Most of us aren’t interested in holding down a job into our 80s, and nobody wants to be a financial burden on others, yet far too many people experience one or both of these fates because they fail to properly save for retirement.
How much you’ll need to save in order to afford to stop working someday depends on many factors. But one thing is certain, you need to start saving for retirement as early as possible because the number is a lot bigger than most people think. You can help your future self by following these fundamental rules of saving for retirement.
Set your goal
The easiest way to set your retirement savings goal is to start by estimating your monthly income needed in retirement. Most people begin by calculating how much income they would need if they retired today. Once you determine how much you need, subtract any future income sources such as Social Security payments from the total. Then adjust that number up for inflation based on the number of years until you retire. With this number in mind, and the included table, you can put your savings target into perspective.
Once you have this lump sum saving target, you can use any number of free online retirement savings calculators to estimate how much you need to save each month to reach your goal.
Prioritize your saving
Because there are so many things competing for the money left over after your bills are paid, you need to prioritize your savings. First, put enough aside to cover one month of expenses in an emergency savings account. Then, enroll in your workplace retirement plan to capture all of the company match. After you’ve accomplished that, pay-off any credit card and student loan debt. Finally, increase your saving in your workplace retirement plan to at least 10% if you’re in your 20s, and 15% if you’re in your 30s or older.
Control your debt
One of the biggest road blocks to saving enough for retirement is too much debt. While borrowing money to buy a home or a car is perfectly fine, you need to stay within a budget when doing so. Here are some good rules of thumb for controlling debt. Your monthly house payment, including real estate taxes, should not exceed 28% of your gross (before taxes) monthly pay. Total monthly debt payments should not exceed 36% of your gross monthly pay. Controlling your debt has the added bonus of improving your credit score which lowers the cost of your debt.
Minimize the taxes on your savings
Whether saving for retirement in a workplace retirement program or your own individual retirement account (IRA), you have a very important decision to make up front about what type of account to utilize: a traditional tax deductible account or a Roth account.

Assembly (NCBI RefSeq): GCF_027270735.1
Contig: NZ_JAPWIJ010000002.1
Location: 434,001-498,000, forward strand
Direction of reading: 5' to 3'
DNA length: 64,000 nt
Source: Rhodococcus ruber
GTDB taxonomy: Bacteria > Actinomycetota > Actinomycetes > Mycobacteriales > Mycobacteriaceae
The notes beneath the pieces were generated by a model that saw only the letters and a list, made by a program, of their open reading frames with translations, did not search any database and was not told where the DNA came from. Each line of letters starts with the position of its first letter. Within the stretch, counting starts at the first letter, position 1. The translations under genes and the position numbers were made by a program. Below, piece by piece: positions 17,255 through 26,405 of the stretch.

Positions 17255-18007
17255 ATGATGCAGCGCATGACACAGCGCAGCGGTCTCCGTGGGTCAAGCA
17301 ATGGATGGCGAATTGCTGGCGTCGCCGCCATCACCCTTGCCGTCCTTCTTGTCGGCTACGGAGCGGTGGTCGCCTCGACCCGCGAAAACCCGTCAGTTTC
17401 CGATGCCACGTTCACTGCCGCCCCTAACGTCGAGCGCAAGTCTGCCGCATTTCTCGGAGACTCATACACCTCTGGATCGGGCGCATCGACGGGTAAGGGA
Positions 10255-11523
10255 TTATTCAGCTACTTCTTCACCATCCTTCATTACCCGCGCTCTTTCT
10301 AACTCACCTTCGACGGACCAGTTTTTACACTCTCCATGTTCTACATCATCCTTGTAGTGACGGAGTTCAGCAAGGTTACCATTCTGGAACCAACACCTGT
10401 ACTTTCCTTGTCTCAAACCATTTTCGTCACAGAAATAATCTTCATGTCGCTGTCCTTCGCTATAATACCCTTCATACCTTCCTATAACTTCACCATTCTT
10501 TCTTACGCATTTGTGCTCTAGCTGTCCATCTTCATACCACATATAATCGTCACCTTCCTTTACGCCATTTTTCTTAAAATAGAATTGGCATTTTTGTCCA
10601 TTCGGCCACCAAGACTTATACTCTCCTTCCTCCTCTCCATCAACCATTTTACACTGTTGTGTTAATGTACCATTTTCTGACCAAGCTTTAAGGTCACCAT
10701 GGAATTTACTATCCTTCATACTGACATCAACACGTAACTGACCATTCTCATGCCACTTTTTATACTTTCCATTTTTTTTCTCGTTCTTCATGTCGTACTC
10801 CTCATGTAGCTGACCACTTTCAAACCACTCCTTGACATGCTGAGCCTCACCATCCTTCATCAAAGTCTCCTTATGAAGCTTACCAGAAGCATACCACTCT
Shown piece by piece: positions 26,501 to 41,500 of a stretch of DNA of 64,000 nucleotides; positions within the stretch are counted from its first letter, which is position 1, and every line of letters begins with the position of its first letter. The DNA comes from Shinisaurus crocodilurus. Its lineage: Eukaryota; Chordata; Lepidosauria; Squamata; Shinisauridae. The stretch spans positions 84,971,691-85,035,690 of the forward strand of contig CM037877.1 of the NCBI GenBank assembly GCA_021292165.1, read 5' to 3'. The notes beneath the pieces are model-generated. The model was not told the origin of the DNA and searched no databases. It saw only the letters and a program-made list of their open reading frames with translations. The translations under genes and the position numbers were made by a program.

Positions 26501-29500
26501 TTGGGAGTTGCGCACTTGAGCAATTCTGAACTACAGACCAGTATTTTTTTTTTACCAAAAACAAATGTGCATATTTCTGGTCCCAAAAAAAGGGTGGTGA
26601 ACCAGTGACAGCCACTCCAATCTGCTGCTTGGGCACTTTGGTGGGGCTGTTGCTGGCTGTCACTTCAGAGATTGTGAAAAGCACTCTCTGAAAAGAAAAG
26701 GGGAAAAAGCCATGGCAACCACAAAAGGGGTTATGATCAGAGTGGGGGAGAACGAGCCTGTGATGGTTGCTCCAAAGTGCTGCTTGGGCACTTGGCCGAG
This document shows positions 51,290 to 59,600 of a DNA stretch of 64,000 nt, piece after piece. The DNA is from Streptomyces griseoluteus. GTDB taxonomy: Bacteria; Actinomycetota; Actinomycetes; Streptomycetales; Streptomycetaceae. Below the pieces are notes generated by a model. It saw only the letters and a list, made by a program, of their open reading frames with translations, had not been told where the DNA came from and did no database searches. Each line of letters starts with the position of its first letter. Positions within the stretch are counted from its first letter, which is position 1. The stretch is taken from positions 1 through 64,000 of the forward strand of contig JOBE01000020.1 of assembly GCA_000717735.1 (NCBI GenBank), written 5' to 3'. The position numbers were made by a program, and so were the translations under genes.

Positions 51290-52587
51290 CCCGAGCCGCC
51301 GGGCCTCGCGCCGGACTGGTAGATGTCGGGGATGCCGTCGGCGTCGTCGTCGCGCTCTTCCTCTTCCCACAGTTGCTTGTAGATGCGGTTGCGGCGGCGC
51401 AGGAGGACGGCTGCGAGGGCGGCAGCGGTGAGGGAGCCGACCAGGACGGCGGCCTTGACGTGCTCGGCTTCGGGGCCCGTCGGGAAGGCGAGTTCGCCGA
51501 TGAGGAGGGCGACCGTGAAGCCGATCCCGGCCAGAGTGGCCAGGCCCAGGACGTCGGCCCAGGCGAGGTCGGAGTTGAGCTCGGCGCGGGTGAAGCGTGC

As a general rule of thumb, anyone under 50 years is likely to be better off utilizing a Roth account. This recommendation is based on the belief that over time, the benefit of tax free compounding of interest and earnings will outweigh the benefit of the upfront tax deduction you receive on the amount you contribute to a traditional account.
Track your progress
Acknowledging this is just a rule of thumb, here are some benchmarks you can use to determine if you’re on the right track with your retirement savings. For someone without an employer-sponsored pension benefit, you should target accumulating three times your annual take home pay saved for retirement by age 40, five times by age 50, and 10 to 12 times by retirement.
If you’re behind on your savings goal, you have two choices to get caught up. You can either crank up your savings rate, or take more risk with your investment strategy in hopes of increasing your annual rate of return. Remember, once you turn 50, you qualify to make “catch-up” contributions to your retirement accounts.
There’s no denying saving for retirement while life is happening all around us is a daunting task. The surest path to success is setting a goal and committing to a disciplined program of saving and investing to get there. Following these fundamental rules can help you reach retirement age able to afford to stop working and make your retirement a time of rest, relaxation, and fulfillment.
This column originally appeared in the Journal Sentinel. The material provided is for informational purposes only. Neither the information nor any opinion expressed constitutes a solicitation for the purchase or sale of any security. Francis Investment Counsel does not offer personal tax or legal advice.